More irritation. Very dramatic of you, but I am unmoved. Retreating tundra makes way for advancing tiaga, which is an improvement for anyone but a lichen-eater. Try something else.

More intense rain in Pakistan? That's highly anecdotal, but if true, it's actually a good thing for the people of Pakistan. Have you looked at satellite imagery of the country? Everywhere but the Indus valley looks pretty arid to me.

A "land hurricane" in the upper midwest? Meh. If it breaks stuff, rebuild stronger. It's not going to wipe out civilization.

Changes in weather patterns will be inconvenient, but sub-apocalyptic.
 
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Old 10-30-2010, 02:44 PM   #74 (permalink)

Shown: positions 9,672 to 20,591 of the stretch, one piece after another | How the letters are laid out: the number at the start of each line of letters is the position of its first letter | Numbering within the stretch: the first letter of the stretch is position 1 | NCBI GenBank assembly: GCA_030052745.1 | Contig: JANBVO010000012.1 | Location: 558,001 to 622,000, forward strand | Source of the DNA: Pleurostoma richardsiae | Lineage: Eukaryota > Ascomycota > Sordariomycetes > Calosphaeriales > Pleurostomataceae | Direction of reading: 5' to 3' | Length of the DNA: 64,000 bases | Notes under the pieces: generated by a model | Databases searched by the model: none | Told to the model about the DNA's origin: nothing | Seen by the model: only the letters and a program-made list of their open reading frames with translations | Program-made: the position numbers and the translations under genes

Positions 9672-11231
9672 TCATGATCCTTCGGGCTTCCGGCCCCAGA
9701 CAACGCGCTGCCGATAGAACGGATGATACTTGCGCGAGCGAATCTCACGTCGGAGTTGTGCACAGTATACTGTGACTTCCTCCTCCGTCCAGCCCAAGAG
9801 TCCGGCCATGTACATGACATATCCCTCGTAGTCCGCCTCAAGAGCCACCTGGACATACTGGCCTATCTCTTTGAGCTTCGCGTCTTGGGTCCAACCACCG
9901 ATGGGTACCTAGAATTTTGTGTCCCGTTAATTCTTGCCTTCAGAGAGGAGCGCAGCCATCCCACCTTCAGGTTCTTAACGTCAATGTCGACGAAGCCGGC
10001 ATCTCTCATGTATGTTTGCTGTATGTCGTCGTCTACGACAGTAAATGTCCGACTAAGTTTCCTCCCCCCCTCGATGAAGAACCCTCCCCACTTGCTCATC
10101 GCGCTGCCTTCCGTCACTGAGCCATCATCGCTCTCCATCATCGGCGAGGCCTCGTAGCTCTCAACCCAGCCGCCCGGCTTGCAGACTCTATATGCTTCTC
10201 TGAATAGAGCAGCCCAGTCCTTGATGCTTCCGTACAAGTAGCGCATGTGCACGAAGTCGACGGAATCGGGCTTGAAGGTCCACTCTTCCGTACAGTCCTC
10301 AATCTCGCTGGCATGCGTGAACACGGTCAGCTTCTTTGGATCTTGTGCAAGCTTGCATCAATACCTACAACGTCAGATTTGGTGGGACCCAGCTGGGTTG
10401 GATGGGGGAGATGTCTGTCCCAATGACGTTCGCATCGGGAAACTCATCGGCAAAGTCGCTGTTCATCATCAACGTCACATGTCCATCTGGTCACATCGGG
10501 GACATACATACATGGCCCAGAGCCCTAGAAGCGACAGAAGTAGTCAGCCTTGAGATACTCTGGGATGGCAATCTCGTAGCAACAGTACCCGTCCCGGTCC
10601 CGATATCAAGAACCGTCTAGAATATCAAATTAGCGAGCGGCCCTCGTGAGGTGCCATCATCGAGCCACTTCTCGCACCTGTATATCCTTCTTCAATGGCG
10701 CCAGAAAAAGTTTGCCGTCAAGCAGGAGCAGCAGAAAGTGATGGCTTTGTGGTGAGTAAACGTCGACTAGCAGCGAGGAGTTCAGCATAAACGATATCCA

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Note the Y-axis here. And also note the scale - thats a change of 310 ppm to 390 ppm. ppm = Parts per MILLION.

Quote:
Originally Posted by NeilBlanchard View Post
The permafrost... is melting.
Yes, the 'perma' part means it stays frozen in summer. The permafrost in Greenland has melted before. How do we know ? Well the Viking settlers there buried their dead. Its kind of hard to do that, or indeed start farming, when the ground is frozen solid, so it must not have been at the time they were there.

It got a lot colder (the LIA) so they left. Why is it called Greenland ?

Quote:
Originally Posted by NeilBlanchard View Post
One fifth of the entire country of Pakistan got flooded, while Moscow burned. The Philippines got hit by super-monsoon Megi with sustained winds of 178MPH winds with gusts to 195MPG. Vietnam got 30.5 inches of rain in one storm.

This is not normal.